How to stop bruteforce attacks with fail2ban


fail2ban it’s available on Debian, Ubuntu, Gentoo, Arch, Suse and Fedora so on these distro you can use the standard package manager to install it (and his dependency), i.g aptitude install fail2ban, emerge net-analyzer/fail2ban.


fail2ban is composed of 2 parts: a client and a server. The server (fail2ban-server) is multi-threaded and listens on a Unix socket for commands and to give to the client information in real time. The server itself knows nothing about the configuration files. Thus, at start-up, the server is in a “default” state in which no jails are defined.

fail2ban-client is the frontend of Fail2ban. It connects to the server socket file and sends commands in order to configure and operate the server. The client can read the configuration files or can simply be used to send a single command to the server using either the command line or the interactive mode (which is activated with the -i option).


A typical configuration look like this:

├── action.d
│   ├── dummy.conf
│   ├── hostsdeny.conf
│   ├── iptables.conf
│   ├── mail-whois.conf
│   ├── mail.conf
│   └── shorewall.conf
├── fail2ban.conf
├── fail2ban.local
├── filter.d
│   ├── apache-auth.conf
│   ├── apache-noscript.conf
│   ├── couriersmtp.conf
│   ├── postfix.conf
│   ├── proftpd.conf
│   ├── qmail.conf
│   ├── sasl.conf
│   ├── sshd.conf
│   └── vsftpd.conf
├── jail.conf
└── jail.local

Every .conf file can be overridden with a file named .local. The .conf file is read first, then .local, with later settings overriding earlier ones. Thus, a .local file doesn’t have to include everything in the corresponding .conf file, only those settings that you wish to override. Modifications should take place in the .local and not in the .conf. This avoids merging problem when upgrading.

General Configuration

The file fail2ban.conf contains general settings for the fail2ban-server daemon, such as the logging level and target. You can also specify here the socket path used for communication between the client and the server.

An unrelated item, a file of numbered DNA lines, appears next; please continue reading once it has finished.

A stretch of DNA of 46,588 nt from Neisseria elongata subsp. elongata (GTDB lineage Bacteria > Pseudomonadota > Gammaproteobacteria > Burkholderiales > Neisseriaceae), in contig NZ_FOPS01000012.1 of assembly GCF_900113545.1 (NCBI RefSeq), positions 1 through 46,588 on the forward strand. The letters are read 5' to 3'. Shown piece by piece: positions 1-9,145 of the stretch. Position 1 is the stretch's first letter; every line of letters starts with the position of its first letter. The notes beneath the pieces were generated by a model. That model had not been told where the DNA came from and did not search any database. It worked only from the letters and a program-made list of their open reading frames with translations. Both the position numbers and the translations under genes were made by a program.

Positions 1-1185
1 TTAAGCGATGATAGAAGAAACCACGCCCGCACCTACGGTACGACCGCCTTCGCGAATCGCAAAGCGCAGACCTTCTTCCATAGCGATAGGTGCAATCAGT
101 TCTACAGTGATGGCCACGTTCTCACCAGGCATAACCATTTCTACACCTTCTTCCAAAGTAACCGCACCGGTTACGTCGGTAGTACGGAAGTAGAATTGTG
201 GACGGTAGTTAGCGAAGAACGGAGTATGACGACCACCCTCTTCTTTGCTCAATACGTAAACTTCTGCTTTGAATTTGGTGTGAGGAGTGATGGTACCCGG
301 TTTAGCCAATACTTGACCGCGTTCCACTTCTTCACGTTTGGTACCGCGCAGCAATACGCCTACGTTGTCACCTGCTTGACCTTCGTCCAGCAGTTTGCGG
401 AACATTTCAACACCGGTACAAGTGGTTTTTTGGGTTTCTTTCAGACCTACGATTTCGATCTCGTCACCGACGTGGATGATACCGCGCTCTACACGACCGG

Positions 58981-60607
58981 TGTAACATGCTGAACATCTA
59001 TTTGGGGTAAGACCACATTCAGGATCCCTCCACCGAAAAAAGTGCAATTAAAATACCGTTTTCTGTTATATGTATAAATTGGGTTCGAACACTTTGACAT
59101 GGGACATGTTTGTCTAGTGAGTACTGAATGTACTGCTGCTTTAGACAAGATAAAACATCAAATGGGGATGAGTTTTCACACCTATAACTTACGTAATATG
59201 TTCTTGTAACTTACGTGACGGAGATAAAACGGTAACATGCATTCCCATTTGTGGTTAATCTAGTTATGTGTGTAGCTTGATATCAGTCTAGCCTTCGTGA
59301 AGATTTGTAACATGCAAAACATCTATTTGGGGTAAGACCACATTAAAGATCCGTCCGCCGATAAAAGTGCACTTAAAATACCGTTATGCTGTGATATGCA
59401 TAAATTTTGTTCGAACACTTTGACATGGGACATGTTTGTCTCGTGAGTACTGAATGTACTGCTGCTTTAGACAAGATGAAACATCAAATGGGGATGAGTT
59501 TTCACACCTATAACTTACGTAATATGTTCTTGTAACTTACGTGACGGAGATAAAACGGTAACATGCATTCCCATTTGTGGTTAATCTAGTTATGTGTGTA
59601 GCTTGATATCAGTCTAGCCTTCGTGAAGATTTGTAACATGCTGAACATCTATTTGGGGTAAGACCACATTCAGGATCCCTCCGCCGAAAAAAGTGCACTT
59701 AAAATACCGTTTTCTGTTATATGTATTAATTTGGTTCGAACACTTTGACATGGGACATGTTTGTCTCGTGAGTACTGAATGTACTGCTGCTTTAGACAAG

The most important file is probably jail.conf, which contains the declaration of your jails.
The most importants parameters are:

Parameter	Description
ignoreip	List of IP to be Ignored, IP can be entered with a netmask /24 for example
bantime	        Duration (in seconds) for IP to be banned for.
findtime	The counter is set to zero if no match is found within "findtime" seconds.
maxretry	Number of matches (i.e. value of the counter) which triggers ban action on the IP.
action	        What to do when you reach maxretry, usually that ports is blocked for that IP.
port	        The service, or better the port that use the service that we want to control
filter	        Name of the filter to be used by the jail to detect matches (/etc/fail2ban/filter.d).
logpath	        Path to the log file which is provided to the filter



enabled = true
port    = ssh
filter  = sshd
logpath  = /var/log/auth.log
maxretry = 6

This is the classic example for ssh, check the log /var/log/auth.log using the filter sshd and if it find 6 attempts of attack closes the port 22 (default action).


enabled   = true
port      = http,https
filter    = apache-auth
logpath   = /var/log/apache*/*error.log
maxretry  = 6

This example for Apache is very similar, the difference are that blocks 2 ports (http and https) and check more log files.


The directory filter.d contains mainly regular expressions which are used to detect break-in attempts, password failures, etc. Here is an example for filter.d/sshd.conf with some possible regular expressions to match the lines of the logfile:

failregex = ^%(__prefix_line)s(?:error: PAM: )?Authentication failure for .* from \s*$
            ^%(__prefix_line)s(?:error: PAM: )?User not known to the underlying authentication module for .* from \s*$
            ^%(__prefix_line)sFailed (?:password|publickey) for .* from (?: port \d*)?(?: ssh\d*)?$
            ^%(__prefix_line)sROOT LOGIN REFUSED.* FROM \s*$
            ^%(__prefix_line)s[iI](?:llegal|nvalid) user .* from \s*$
            ^%(__prefix_line)sUser .+ from  not allowed because not listed in AllowUsers$
            ^%(__prefix_line)sauthentication failure; logname=\S* uid=\S* euid=\S* tty=\S* ruser=\S* rhost=(?:\s+user=.*)?\s*$
            ^%(__prefix_line)srefused connect from \S+ \(\)\s*$
            ^%(__prefix_line)sAddress  .* POSSIBLE BREAK-IN ATTEMPT!*\s*$
            ^%(__prefix_line)sUser .+ from  not allowed because none of user's groups are listed in AllowGroups\s*$

Start the server

Once you have configured all the filters and services that you want to monitor you can start the server with the command:

sudo /etc/init.d/fail2ban start

Useful commands

To see all the configuration with the warning, we use the command:

fail2ban-client -d

We can test the regular expressions of a filter:

fail2ban-regex /var/log/auth.log /etc/fail2ban/filter.d/sshd.conf

To see who has been banned:

iptables -L


Examples of configurations
Fail2ban howto

From minute 7.00 for a short guide to fail2ban

via Linuxaria

Wagiman Wiryosukiro

Petani Sistem Informasi, tukang las plugin & themes Wordpress. Co-Founder Saat ini aktif sebagai Developer & kontributor di OpenMandriva Linux.

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